Columbus and Wine: Exploring Brave “Old Worlds”

8 Oct

Christopher Columbus (1451-1506) was a navigator and explorer who made four voyages to the ‘New World’. He died in poverty in Valladolid, Spain and is buried in Seville Cathedral. See more from his life and adventures in this gallery.
Henry Guttmann/Getty Images

        It’s October 8th and, aptly, I feel a bit like Columbus on his 2nd voyage.  While wine is not, to me, undiscovered territory, I’m constantly exploring, learning and renewing my passion.  My 70 classroom hour ISG course last year was my first educational expedition and I was so disappointed when the 180 hour diploma course was not offered in Houston this fall.  The first course allowed me to discover my wine equivalent of the Bahamas, but I have yet to reach the mainland.

            I sent out a plea for help to industry friends and found an alternative that excites me.  I registered for the French Wine Scholar Certification Program offered through the Texas Wine School, which begins on Thursday.  The Program, designed for “advanced” students of wine, was developed by the French Wine Society and covers, in depth, the history, climate, geology, soils, viticulture, viniculture and wine law of 8 French wine producing regions.  Upon passing, what is reported by friends, to be a challenging final exam, students are awarded the French Wine Scholar (FWS) credential.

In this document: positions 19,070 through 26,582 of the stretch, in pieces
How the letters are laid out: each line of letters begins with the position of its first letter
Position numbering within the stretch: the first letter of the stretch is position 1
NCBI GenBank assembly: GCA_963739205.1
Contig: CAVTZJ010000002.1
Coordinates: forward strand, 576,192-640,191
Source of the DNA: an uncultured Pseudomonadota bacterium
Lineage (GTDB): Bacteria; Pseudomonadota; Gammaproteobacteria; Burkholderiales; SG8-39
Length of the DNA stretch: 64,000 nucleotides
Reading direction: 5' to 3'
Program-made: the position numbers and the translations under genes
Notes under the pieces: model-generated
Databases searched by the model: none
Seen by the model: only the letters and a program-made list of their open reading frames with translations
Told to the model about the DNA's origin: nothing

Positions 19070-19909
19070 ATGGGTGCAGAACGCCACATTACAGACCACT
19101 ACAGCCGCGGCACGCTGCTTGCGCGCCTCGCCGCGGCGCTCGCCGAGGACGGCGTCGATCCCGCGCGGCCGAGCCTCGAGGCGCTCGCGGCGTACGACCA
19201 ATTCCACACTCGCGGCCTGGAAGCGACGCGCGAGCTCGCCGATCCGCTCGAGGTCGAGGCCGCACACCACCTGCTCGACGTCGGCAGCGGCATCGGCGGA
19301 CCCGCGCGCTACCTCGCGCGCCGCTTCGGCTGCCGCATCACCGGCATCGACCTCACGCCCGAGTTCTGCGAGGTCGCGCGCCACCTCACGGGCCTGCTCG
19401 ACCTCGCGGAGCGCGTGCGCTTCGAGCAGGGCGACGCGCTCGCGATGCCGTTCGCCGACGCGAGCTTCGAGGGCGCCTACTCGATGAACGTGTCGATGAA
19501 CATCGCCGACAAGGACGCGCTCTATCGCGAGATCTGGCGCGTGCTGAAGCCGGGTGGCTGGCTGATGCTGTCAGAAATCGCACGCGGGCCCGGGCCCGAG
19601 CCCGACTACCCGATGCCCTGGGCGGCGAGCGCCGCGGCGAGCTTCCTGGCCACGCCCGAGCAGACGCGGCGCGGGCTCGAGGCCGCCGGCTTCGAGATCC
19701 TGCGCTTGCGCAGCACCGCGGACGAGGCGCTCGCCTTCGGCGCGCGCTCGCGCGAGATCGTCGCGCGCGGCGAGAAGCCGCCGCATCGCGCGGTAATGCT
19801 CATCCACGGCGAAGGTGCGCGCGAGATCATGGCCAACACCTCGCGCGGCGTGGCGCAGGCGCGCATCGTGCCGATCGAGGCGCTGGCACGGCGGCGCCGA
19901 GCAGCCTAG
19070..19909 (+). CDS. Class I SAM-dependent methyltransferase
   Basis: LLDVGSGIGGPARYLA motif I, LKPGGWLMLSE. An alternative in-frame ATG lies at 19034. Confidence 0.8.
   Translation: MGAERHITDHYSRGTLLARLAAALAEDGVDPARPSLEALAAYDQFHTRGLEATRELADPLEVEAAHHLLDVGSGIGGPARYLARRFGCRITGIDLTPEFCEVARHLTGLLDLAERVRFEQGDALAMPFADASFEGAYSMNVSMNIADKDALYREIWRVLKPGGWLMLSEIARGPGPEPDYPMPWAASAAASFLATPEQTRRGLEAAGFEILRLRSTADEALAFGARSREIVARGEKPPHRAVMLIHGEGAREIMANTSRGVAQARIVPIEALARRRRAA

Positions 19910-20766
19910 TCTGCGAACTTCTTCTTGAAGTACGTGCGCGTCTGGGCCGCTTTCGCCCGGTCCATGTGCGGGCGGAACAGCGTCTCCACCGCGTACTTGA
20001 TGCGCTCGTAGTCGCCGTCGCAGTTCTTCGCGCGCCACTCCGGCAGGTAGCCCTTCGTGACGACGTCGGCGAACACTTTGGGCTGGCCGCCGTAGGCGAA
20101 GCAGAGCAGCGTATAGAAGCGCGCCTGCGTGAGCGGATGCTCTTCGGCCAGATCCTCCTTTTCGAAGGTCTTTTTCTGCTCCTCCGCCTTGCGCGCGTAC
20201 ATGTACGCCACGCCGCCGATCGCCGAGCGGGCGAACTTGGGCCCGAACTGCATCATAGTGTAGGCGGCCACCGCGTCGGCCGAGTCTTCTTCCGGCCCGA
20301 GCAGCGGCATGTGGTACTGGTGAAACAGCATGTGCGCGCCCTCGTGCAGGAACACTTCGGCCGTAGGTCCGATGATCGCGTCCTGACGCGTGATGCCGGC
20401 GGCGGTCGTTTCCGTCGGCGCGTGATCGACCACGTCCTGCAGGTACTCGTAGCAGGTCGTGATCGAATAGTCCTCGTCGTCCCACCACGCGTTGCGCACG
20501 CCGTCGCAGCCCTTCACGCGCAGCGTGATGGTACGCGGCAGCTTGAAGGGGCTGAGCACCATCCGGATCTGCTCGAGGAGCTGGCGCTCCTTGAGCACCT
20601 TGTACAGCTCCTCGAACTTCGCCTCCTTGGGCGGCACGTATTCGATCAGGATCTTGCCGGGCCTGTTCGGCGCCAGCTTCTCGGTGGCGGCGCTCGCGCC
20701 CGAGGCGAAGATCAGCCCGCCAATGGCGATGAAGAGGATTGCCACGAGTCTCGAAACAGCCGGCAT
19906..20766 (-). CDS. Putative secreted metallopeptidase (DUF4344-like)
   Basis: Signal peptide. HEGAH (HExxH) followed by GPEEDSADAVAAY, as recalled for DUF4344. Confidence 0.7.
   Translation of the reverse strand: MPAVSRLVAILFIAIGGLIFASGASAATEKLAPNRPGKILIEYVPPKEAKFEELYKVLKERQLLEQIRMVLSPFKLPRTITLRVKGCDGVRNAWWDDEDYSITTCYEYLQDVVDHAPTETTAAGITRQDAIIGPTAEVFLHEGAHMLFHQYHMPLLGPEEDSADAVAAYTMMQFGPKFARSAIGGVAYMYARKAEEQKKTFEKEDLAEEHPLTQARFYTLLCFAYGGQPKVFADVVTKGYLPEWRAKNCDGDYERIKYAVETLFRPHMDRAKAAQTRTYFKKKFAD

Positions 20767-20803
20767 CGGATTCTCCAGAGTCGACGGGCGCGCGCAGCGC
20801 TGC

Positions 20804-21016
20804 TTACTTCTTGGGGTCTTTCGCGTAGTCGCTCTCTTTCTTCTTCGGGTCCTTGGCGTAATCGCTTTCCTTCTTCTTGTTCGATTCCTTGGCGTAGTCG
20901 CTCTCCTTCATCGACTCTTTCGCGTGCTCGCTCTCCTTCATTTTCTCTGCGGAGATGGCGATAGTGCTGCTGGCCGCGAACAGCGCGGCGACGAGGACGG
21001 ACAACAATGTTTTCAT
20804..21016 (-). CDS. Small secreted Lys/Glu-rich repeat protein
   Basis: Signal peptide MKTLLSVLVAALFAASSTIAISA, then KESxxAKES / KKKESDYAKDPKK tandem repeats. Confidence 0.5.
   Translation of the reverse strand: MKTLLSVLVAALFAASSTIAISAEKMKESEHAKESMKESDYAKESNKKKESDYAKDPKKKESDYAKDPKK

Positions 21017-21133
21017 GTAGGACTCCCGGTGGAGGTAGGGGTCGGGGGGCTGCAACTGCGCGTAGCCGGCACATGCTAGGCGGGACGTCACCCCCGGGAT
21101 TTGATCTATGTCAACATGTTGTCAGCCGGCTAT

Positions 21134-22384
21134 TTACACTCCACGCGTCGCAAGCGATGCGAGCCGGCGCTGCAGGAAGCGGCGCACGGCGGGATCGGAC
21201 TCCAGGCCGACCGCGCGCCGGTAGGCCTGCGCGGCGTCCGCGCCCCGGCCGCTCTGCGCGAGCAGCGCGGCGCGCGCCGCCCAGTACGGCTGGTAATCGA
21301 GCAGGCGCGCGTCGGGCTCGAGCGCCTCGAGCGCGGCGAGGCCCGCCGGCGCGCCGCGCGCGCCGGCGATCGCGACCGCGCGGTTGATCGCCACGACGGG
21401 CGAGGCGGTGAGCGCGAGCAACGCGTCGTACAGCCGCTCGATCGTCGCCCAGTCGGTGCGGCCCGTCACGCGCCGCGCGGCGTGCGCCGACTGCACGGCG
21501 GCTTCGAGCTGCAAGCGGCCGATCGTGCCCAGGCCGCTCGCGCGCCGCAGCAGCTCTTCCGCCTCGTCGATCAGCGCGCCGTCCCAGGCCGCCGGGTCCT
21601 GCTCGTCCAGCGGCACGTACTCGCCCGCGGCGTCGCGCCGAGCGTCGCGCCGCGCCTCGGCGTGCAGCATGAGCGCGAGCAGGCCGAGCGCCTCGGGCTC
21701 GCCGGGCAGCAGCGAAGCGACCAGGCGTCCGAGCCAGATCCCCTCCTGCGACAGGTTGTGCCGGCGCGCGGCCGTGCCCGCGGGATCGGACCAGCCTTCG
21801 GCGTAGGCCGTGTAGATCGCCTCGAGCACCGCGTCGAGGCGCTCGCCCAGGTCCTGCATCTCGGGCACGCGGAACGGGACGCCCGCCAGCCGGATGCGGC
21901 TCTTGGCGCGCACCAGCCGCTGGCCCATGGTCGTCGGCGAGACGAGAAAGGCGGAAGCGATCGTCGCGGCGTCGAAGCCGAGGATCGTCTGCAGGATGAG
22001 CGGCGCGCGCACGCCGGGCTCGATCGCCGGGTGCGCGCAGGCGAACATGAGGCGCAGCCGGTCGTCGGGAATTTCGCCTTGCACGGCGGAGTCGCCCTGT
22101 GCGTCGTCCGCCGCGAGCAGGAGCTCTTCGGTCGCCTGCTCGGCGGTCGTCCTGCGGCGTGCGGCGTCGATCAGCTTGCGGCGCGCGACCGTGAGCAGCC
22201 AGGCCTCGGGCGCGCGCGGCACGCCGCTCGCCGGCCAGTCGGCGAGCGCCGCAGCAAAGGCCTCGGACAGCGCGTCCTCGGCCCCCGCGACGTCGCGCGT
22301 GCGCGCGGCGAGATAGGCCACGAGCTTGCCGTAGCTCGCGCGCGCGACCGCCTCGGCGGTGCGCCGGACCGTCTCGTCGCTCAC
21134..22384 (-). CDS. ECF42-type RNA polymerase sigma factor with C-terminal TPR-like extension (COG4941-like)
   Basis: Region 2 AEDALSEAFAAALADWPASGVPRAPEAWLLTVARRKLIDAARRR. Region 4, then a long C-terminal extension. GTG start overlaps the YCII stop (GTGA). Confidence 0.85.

Our vineyards are in Italy and my main interest and focus are on Italian wine. So pursuing a FSW may seem a little counter-intuitive   But I’m excited about an opportunity to increase my general knowledge, especially about the “Mecca” of the wine world, France.  And after all, while Columbus failed to discover a sea route to Asia, we celebrate the fruit of his disappointment, the discovery of the Americas, 500+ years later.  I’m willing to set my sextant on a star and see where the wine winds take me.